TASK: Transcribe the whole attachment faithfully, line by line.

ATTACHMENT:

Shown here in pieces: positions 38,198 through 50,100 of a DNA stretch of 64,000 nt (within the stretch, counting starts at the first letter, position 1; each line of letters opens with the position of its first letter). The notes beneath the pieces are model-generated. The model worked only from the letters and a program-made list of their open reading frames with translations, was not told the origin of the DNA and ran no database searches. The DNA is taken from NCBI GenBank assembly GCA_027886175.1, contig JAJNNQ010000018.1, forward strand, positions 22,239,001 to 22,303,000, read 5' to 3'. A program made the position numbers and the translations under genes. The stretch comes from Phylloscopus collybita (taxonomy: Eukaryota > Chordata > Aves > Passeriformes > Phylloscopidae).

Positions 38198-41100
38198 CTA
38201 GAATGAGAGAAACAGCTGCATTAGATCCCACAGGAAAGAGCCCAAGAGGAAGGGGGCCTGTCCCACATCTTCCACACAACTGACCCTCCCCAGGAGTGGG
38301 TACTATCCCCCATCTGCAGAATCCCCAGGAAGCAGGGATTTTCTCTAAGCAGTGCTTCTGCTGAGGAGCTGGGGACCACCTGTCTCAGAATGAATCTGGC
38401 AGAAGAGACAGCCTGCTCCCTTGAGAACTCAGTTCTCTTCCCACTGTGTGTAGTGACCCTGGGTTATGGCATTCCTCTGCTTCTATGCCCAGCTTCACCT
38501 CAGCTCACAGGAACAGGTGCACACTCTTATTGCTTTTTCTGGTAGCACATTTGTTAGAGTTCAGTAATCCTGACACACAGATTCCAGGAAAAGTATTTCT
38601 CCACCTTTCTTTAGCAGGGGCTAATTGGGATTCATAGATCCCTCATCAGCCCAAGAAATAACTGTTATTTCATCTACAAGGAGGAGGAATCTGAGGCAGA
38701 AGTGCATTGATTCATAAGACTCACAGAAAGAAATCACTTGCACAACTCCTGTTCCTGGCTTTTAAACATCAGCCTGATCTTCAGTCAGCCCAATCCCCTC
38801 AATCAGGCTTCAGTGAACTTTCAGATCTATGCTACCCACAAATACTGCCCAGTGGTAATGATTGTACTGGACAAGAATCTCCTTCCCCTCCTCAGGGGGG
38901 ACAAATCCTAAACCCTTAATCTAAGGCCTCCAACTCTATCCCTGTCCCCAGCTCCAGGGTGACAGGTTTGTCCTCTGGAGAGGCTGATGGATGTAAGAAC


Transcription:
Shown here in pieces: positions 38,198 through 50,100 of a DNA stretch of 64,000 nt (within the stretch, counting starts at the first letter, position 1; each line of letters opens with the position of its first letter). The notes beneath the pieces are model-generated. The model worked only from the letters and a program-made list of their open reading frames with translations, was not told the origin of the DNA and ran no database searches. The DNA is taken from NCBI GenBank assembly GCA_027886175.1, contig JAJNNQ010000018.1, forward strand, positions 22,239,001 to 22,303,000, read 5' to 3'. A program made the position numbers and the translations under genes. The stretch comes from Phylloscopus collybita (taxonomy: Eukaryota > Chordata > Aves > Passeriformes > Phylloscopidae).

Positions 38198-41100
38198 CTA
38201 GAATGAGAGAAACAGCTGCATTAGATCCCACAGGAAAGAGCCCAAGAGGAAGGGGGCCTGTCCCACATCTTCCACACAACTGACCCTCCCCAGGAGTGGG
38301 TACTATCCCCCATCTGCAGAATCCCCAGGAAGCAGGGATTTTCTCTAAGCAGTGCTTCTGCTGAGGAGCTGGGGACCACCTGTCTCAGAATGAATCTGGC
38401 AGAAGAGACAGCCTGCTCCCTTGAGAACTCAGTTCTCTTCCCACTGTGTGTAGTGACCCTGGGTTATGGCATTCCTCTGCTTCTATGCCCAGCTTCACCT
38501 CAGCTCACAGGAACAGGTGCACACTCTTATTGCTTTTTCTGGTAGCACATTTGTTAGAGTTCAGTAATCCTGACACACAGATTCCAGGAAAAGTATTTCT
38601 CCACCTTTCTTTAGCAGGGGCTAATTGGGATTCATAGATCCCTCATCAGCCCAAGAAATAACTGTTATTTCATCTACAAGGAGGAGGAATCTGAGGCAGA
38701 AGTGCATTGATTCATAAGACTCACAGAAAGAAATCACTTGCACAACTCCTGTTCCTGGCTTTTAAACATCAGCCTGATCTTCAGTCAGCCCAATCCCCTC
38801 AATCAGGCTTCAGTGAACTTTCAGATCTATGCTACCCACAAATACTGCCCAGTGGTAATGATTGTACTGGACAAGAATCTCCTTCCCCTCCTCAGGGGGG
38901 ACAAATCCTAAACCCTTAATCTAAGGCCTCCAACTCTATCCCTGTCCCCAGCTCCAGGGTGACAGGTTTGTCCTCTGGAGAGGCTGATGGATGTAAGAAC